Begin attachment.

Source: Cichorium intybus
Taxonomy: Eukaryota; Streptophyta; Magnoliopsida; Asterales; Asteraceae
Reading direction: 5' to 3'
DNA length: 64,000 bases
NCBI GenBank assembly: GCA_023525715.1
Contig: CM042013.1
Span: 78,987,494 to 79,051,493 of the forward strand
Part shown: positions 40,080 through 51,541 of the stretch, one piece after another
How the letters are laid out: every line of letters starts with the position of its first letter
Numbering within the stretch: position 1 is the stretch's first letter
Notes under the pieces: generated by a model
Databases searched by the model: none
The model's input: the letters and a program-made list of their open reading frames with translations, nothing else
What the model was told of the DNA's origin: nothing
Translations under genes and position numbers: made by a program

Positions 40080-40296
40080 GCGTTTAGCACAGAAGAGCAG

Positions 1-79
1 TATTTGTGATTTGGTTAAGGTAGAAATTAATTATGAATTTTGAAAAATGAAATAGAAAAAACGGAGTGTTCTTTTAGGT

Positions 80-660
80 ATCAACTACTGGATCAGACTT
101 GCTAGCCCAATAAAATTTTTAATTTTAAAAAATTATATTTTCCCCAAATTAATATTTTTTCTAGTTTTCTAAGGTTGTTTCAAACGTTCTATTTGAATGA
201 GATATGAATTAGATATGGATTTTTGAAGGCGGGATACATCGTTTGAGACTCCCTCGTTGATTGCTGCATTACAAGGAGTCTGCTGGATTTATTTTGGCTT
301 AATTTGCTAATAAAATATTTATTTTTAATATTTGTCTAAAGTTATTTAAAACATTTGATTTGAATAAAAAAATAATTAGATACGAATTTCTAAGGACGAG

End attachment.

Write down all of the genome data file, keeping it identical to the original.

Source: Cichorium intybus
Taxonomy: Eukaryota; Streptophyta; Magnoliopsida; Asterales; Asteraceae
Reading direction: 5' to 3'
DNA length: 64,000 bases
NCBI GenBank assembly: GCA_023525715.1
Contig: CM042013.1
Span: 78,987,494 to 79,051,493 of the forward strand
Part shown: positions 40,080 through 51,541 of the stretch, one piece after another
How the letters are laid out: every line of letters starts with the position of its first letter
Numbering within the stretch: position 1 is the stretch's first letter
Notes under the pieces: generated by a model
Databases searched by the model: none
The model's input: the letters and a program-made list of their open reading frames with translations, nothing else
What the model was told of the DNA's origin: nothing
Translations under genes and position numbers: made by a program

Positions 40080-40296
40080 GCGTTTAGCACAGAAGAGCAG

Positions 1-79
1 TATTTGTGATTTGGTTAAGGTAGAAATTAATTATGAATTTTGAAAAATGAAATAGAAAAAACGGAGTGTTCTTTTAGGT

Positions 80-660
80 ATCAACTACTGGATCAGACTT
101 GCTAGCCCAATAAAATTTTTAATTTTAAAAAATTATATTTTCCCCAAATTAATATTTTTTCTAGTTTTCTAAGGTTGTTTCAAACGTTCTATTTGAATGA
201 GATATGAATTAGATATGGATTTTTGAAGGCGGGATACATCGTTTGAGACTCCCTCGTTGATTGCTGCATTACAAGGAGTCTGCTGGATTTATTTTGGCTT
301 AATTTGCTAATAAAATATTTATTTTTAATATTTGTCTAAAGTTATTTAAAACATTTGATTTGAATAAAAAAATAATTAGATACGAATTTCTAAGGACGAG